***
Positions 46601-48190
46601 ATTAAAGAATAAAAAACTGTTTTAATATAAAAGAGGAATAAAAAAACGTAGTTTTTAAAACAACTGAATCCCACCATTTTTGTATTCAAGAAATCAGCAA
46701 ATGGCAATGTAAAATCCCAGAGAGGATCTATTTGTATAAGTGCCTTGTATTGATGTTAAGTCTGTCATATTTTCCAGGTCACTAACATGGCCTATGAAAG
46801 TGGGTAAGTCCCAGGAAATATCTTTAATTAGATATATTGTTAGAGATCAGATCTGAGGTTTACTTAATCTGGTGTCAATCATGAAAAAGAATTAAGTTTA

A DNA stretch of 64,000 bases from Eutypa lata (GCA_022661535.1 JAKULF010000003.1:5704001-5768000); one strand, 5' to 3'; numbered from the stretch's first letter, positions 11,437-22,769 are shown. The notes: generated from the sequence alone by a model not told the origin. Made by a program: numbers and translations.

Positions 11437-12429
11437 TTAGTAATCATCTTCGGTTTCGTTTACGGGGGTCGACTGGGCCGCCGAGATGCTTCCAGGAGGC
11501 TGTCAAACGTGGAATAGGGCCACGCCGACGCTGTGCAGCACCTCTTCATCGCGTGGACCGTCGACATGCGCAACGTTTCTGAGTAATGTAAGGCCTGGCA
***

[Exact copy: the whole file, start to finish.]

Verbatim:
Positions 46601-48190
46601 ATTAAAGAATAAAAAACTGTTTTAATATAAAAGAGGAATAAAAAAACGTAGTTTTTAAAACAACTGAATCCCACCATTTTTGTATTCAAGAAATCAGCAA
46701 ATGGCAATGTAAAATCCCAGAGAGGATCTATTTGTATAAGTGCCTTGTATTGATGTTAAGTCTGTCATATTTTCCAGGTCACTAACATGGCCTATGAAAG
46801 TGGGTAAGTCCCAGGAAATATCTTTAATTAGATATATTGTTAGAGATCAGATCTGAGGTTTACTTAATCTGGTGTCAATCATGAAAAAGAATTAAGTTTA

A DNA stretch of 64,000 bases from Eutypa lata (GCA_022661535.1 JAKULF010000003.1:5704001-5768000); one strand, 5' to 3'; numbered from the stretch's first letter, positions 11,437-22,769 are shown. The notes: generated from the sequence alone by a model not told the origin. Made by a program: numbers and translations.

Positions 11437-12429
11437 TTAGTAATCATCTTCGGTTTCGTTTACGGGGGTCGACTGGGCCGCCGAGATGCTTCCAGGAGGC
11501 TGTCAAACGTGGAATAGGGCCACGCCGACGCTGTGCAGCACCTCTTCATCGCGTGGACCGTCGACATGCGCAACGTTTCTGAGTAATGTAAGGCCTGGCA